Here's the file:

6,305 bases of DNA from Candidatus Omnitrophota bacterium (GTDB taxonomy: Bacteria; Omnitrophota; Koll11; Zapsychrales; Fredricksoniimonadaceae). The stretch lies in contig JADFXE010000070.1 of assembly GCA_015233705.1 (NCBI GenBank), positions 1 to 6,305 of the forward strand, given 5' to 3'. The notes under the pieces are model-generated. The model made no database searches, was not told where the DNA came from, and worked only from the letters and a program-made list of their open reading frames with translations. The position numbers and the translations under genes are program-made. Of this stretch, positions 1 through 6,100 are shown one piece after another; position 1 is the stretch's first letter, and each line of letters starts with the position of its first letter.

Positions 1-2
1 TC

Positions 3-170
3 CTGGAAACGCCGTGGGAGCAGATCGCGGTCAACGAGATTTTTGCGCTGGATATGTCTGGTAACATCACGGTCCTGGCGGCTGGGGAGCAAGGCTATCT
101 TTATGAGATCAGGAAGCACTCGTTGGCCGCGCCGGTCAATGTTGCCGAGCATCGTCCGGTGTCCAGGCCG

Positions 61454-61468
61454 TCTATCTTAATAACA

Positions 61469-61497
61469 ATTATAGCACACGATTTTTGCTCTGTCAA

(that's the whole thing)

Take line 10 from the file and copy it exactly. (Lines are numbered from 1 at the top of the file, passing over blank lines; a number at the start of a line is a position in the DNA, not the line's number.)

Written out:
61469 ATTATAGCACACGATTTTTGCTCTGTCAA